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Eat the Seasons - August 2013

Fruits & Nuts

Apples, Apricot, Aubergine, Blackberries, Blackcurrants, Blueberries, Loganberries, Peaches, Plums, Raspberries, Redcurrants, Strawberries, Whitecurrants, Cobnuts, Hazelnuts
Vegetables & Herbs
Artichokes, Aubergines, Beetroot, Broccoli, Cabbages, Carrots, Cauliflower, Chard, Courgettes, Cucumber, Fennel, French Beans, Garlic, Kohlrabi, Lamb’s Lettuce, Onions, Pak Choi, Peas (inc. Sugar Snaps) Potatoes, Radishes, Rocket, Runner Beans, Salsify, Scorzonera, Samphire, Sorrel, Spinach, Sweetcorn, Tomatoes, Watercress

Meat & Game
Lamb, Rabbit, Venison, Wood Pigeon
Fish & Shellfish
Black Bream, Crab (brown, hen & Spider), Signal Crayfish, Grey Mullet, Lobster, Mackerel, Pollack, Prawns, Scallops, Sea Bass, Squid, Trout (river – brown and rainbow)

Going out of season

Blackberries, Blueberries, Cherry, Mangetout, Peach, Redcurrant, Strawberries (many of these towards the end of the month)

In the UK we have a fantastic variety of home grown fruit and vegetables, never more apparent than now, in the height of Summer.  If you have got out of the habit of eating seasonally then now is a great time to break bad habits.  Eating seasonal produce isn’t just about jumping on the environmental bandwagon; it also means you get to enjoy food when it is at its best, and to feel more in tune with the changing seasons.  It feels so natural to enjoy home grown raspberries and strawberries in August; and the more dense and earthy root vegetables such as turnips and squash in January.  When you eat seasonally you should find you are simply eating the food that you crave naturally!

For me August is all about tomatoes.  This is the time to really savour this wonderful fruit at the peak of its freshness, especially picked fresh from the vine on a sunny afternoon.

The fresh musky-scented tomato is one of nature's fast-foods needing little or no work at all; a dash of fruity olive oil;a sprinkle of sea salt; a few scented basil leaves.  Enjoy them on their own, as part of a salad, or whip up a sauce in less than 15 minutes with a few over-ripe fruits.

Unless you are growing your own tomatoes, make sure you choose the best: tomatoes should be faintly aromatic and the stalks and leaves should look fresh and green. Store tomatoes at room temperature, never in the fridge, as this deadens the flavour of the fruit. However, if you absolutely must keep them in the fridge, then remove them well before you want to eat them and allow to come to room temperature before eating.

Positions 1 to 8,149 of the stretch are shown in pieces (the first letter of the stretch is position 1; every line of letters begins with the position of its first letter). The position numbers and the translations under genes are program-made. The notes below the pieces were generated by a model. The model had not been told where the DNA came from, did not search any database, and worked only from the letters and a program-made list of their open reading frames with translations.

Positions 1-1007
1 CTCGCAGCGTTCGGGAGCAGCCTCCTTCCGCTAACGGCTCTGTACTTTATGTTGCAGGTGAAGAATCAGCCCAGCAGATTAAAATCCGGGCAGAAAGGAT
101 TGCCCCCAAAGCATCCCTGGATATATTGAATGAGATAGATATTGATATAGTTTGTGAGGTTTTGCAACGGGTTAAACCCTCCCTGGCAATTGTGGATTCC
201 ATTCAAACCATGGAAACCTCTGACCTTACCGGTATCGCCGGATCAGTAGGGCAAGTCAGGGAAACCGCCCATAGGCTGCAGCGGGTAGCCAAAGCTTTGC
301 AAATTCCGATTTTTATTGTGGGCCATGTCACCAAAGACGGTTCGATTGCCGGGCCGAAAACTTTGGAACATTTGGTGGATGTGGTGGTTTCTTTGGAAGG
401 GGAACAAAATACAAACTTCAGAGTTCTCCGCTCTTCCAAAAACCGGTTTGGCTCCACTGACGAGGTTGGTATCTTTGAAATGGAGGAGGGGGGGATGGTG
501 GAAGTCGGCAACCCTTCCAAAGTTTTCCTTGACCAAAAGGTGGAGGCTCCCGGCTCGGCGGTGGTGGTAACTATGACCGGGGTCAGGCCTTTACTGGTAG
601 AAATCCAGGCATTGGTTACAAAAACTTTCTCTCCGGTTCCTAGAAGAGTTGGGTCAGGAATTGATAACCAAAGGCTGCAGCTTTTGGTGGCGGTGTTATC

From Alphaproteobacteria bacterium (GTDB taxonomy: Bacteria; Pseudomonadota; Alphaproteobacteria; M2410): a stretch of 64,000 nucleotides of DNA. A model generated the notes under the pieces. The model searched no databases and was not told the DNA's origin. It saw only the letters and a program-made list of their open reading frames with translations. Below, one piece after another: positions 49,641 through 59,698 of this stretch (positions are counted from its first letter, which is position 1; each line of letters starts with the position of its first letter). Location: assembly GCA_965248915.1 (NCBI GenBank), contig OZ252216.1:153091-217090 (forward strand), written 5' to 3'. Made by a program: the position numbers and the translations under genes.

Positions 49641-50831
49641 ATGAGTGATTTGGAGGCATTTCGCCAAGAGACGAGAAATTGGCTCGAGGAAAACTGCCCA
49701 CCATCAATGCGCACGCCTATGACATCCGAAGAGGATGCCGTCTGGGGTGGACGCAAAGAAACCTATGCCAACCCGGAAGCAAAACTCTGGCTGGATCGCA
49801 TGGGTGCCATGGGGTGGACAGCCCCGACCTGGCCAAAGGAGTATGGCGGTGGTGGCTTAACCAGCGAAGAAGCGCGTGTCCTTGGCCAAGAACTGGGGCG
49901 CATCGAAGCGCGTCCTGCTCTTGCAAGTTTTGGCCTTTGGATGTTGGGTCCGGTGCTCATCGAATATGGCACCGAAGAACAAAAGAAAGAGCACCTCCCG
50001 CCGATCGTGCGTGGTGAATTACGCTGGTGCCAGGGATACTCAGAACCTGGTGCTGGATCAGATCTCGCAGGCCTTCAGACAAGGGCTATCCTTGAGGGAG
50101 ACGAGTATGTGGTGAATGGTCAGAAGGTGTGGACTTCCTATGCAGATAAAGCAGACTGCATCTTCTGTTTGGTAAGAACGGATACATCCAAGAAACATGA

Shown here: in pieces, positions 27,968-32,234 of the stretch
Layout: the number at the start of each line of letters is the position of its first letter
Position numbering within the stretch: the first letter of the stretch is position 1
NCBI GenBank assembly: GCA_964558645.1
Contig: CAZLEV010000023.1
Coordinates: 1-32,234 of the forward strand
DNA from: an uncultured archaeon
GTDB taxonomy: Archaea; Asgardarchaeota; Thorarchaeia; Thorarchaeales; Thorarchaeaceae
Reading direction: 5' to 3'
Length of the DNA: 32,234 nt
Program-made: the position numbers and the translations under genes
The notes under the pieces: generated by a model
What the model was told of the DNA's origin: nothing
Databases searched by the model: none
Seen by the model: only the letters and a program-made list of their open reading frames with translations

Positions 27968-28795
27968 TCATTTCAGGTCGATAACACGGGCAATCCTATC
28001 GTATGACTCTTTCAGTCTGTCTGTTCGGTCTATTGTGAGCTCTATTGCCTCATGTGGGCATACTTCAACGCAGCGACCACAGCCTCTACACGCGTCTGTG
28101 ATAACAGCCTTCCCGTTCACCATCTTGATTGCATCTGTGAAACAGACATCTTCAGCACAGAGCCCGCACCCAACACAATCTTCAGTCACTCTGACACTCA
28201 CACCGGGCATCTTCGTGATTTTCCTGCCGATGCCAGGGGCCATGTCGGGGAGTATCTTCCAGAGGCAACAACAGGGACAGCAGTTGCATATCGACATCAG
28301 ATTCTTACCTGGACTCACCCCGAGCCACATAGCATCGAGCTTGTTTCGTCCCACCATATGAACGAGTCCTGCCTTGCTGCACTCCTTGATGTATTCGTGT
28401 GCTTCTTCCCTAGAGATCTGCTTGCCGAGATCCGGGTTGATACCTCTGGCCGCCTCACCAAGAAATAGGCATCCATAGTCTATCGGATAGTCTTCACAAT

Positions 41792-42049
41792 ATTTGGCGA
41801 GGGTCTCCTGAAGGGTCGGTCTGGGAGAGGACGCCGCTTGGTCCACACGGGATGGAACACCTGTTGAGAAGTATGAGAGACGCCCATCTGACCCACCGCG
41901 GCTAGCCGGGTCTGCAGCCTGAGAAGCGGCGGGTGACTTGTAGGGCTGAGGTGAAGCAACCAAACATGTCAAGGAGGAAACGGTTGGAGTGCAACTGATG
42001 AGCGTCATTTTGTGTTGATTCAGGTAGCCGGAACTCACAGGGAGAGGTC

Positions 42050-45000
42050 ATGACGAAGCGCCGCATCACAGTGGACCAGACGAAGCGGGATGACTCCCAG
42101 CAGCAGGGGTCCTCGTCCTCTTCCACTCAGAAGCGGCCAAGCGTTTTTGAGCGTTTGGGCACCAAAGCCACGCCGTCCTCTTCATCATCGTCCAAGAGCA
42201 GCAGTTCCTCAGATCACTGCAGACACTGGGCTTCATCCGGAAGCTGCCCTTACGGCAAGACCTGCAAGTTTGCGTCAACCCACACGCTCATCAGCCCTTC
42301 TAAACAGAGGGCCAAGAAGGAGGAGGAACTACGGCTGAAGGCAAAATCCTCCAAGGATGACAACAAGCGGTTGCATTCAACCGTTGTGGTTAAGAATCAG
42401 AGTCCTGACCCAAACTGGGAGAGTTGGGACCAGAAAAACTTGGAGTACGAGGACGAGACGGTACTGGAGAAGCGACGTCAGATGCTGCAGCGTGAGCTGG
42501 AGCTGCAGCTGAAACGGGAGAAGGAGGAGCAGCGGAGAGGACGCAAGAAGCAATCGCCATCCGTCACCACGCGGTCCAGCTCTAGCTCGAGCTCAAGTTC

This rich vegetarian tomato sauce with soft aubergine, courgette and peppers is a favourite with everyone in my family.

Serves 4

  • 2 Aubergines
  • 4 Small courgettes
  • 2 Red peppers
  • 4 Large tomatoes
  • 4 Tbsp olive oil
  • 2 Chopped onions
  • 2 Crushed cloves of garlic
  • 1/2 Tsp sugar
  • Freshly ground salt and black pepper
  • Small bunch of freshly torn basil


  1. Cut the aubergines into quarters lengthways, then cut the quarters into 2.5cm/1in slices. Cut the courgettes into 2.5cm/1in slices. De-seed the peppers and cut them into bite-sized pieces.

  2. Score a cross in the base of each tomato and place them in a heatproof bowl. Pour over enough boiling water to cover and set aside for one minute. Drain and set aside until cool enough to handle, then peel away the skins. Cut them into quarters, scoop out the seeds and discard. Roughly chop the flesh.

  3. Heat the oil in a flameproof casserole dish and add the onions. Cook over a gentle heat for 8-10 minutes, stirring occasionally, until golden-brown and very tender. Add the aubergines and courgettes, increase the heat slightly and cook for 2-3 minutes. Stir in the peppers, garlic, sugar, some salt and pepper and half the basil and mix well. Cover and cook over a very gentle heat for 20 minutes.

  4. Add the tomatoes to the pan and cook for a further 10 minutes.  Scatter with the remaining basil and serve.